From Alexander Martin
Comments are most welcome!
A group of young researchers has started an initiative to improve scientific communication, focusing specifically on data visualization and the pitfalls of the ever-present bar plots. While there exist a wide array of ways to display data, many people continue to choose to use bar plots, a simple graph depicting a group mean and standard error (or deviation). Unfortunately, most data aren’t as clean as bar plots make them seem, and since bar plots reveal very little about the distribution of the data, this kind of visualization can be misleading. To finance a campaign aimed at journal editors, the group has created a Kickstarter : https://www.kickstarter.com/projects/1474588473/barbarplots/ proposing stickers and t-shirts and has created a hashtag #barbarplots so discussion can be followed on social media platforms. Join in the revolution and discussion about data visualization by supporting this initiative!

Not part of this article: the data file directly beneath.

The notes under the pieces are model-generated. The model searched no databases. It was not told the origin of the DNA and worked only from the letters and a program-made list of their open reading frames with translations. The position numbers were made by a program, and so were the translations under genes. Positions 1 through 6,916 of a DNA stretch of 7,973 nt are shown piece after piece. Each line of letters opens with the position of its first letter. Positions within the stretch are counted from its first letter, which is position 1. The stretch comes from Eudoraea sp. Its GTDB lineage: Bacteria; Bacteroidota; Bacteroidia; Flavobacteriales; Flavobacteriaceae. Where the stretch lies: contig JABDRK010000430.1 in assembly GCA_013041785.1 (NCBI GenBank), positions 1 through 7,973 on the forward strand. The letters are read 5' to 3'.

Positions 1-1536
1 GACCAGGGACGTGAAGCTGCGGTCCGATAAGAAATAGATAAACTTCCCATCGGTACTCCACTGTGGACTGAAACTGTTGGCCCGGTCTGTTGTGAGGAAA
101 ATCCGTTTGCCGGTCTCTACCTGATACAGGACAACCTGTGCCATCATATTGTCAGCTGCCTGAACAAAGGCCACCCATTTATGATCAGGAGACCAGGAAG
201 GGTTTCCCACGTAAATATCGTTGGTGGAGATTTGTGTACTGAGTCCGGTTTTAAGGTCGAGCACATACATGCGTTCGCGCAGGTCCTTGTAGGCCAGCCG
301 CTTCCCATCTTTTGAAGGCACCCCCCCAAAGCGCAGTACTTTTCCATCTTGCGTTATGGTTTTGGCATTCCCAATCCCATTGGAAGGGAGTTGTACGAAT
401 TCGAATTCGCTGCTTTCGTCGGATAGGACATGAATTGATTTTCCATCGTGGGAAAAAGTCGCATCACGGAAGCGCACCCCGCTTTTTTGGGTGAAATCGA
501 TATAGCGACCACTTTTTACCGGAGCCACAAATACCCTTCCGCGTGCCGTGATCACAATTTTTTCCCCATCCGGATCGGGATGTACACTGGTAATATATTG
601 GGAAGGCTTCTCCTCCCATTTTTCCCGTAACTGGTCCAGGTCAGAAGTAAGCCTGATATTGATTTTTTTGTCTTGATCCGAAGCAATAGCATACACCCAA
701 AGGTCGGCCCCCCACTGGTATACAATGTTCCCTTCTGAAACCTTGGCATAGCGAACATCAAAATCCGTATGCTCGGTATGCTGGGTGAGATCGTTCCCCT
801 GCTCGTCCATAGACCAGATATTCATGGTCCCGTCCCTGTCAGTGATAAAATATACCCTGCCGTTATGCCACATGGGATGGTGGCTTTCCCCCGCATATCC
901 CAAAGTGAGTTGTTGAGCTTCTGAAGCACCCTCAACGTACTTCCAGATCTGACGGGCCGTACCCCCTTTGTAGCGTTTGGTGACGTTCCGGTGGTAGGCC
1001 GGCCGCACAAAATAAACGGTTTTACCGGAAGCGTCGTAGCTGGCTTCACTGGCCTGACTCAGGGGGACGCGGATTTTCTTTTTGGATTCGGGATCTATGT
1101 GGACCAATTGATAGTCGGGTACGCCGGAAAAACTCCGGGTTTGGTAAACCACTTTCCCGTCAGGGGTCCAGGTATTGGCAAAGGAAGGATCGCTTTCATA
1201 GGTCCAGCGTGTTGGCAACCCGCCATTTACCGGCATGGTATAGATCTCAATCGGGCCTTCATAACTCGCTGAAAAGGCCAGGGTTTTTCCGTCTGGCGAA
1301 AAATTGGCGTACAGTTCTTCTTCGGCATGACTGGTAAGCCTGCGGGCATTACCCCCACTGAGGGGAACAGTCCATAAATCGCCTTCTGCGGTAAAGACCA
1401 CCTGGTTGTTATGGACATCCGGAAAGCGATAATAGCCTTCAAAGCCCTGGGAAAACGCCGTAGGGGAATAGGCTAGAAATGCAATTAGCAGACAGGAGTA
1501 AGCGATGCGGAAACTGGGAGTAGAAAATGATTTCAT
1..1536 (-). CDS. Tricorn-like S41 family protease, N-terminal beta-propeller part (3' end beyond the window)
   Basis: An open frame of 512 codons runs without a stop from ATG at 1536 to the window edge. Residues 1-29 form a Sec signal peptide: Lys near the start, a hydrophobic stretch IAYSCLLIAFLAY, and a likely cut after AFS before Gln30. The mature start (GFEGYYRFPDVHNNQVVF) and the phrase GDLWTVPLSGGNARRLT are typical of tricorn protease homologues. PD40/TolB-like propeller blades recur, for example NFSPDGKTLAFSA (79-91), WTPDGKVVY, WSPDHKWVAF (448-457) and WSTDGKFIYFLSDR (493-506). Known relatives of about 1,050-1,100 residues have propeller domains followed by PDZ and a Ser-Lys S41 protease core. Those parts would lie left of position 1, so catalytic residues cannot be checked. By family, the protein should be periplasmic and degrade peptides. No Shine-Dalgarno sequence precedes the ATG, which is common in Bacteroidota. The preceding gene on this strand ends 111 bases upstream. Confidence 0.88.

In a recent article, I have experimented with some (I hope) novel tricks to visualize data and significance: http://link.springer.com/content/pdf/10.1007%2Fs10849-013-9172-x.pdf (esp. Fig. 4 on p. 165 and Fig. 6 on p. 167). Feedback is welcome!
When I shared the above kickstarter link with colleagues in psycholinguistics, alongside the appreciation for a push towards greater statistical literacy, there was considerable resistance to the notion that one should *bar* barplots, and there were also some suggestions that they may be useful in some circumstances. It appears that similar concerns have been raised by others – there is a reply at the below link: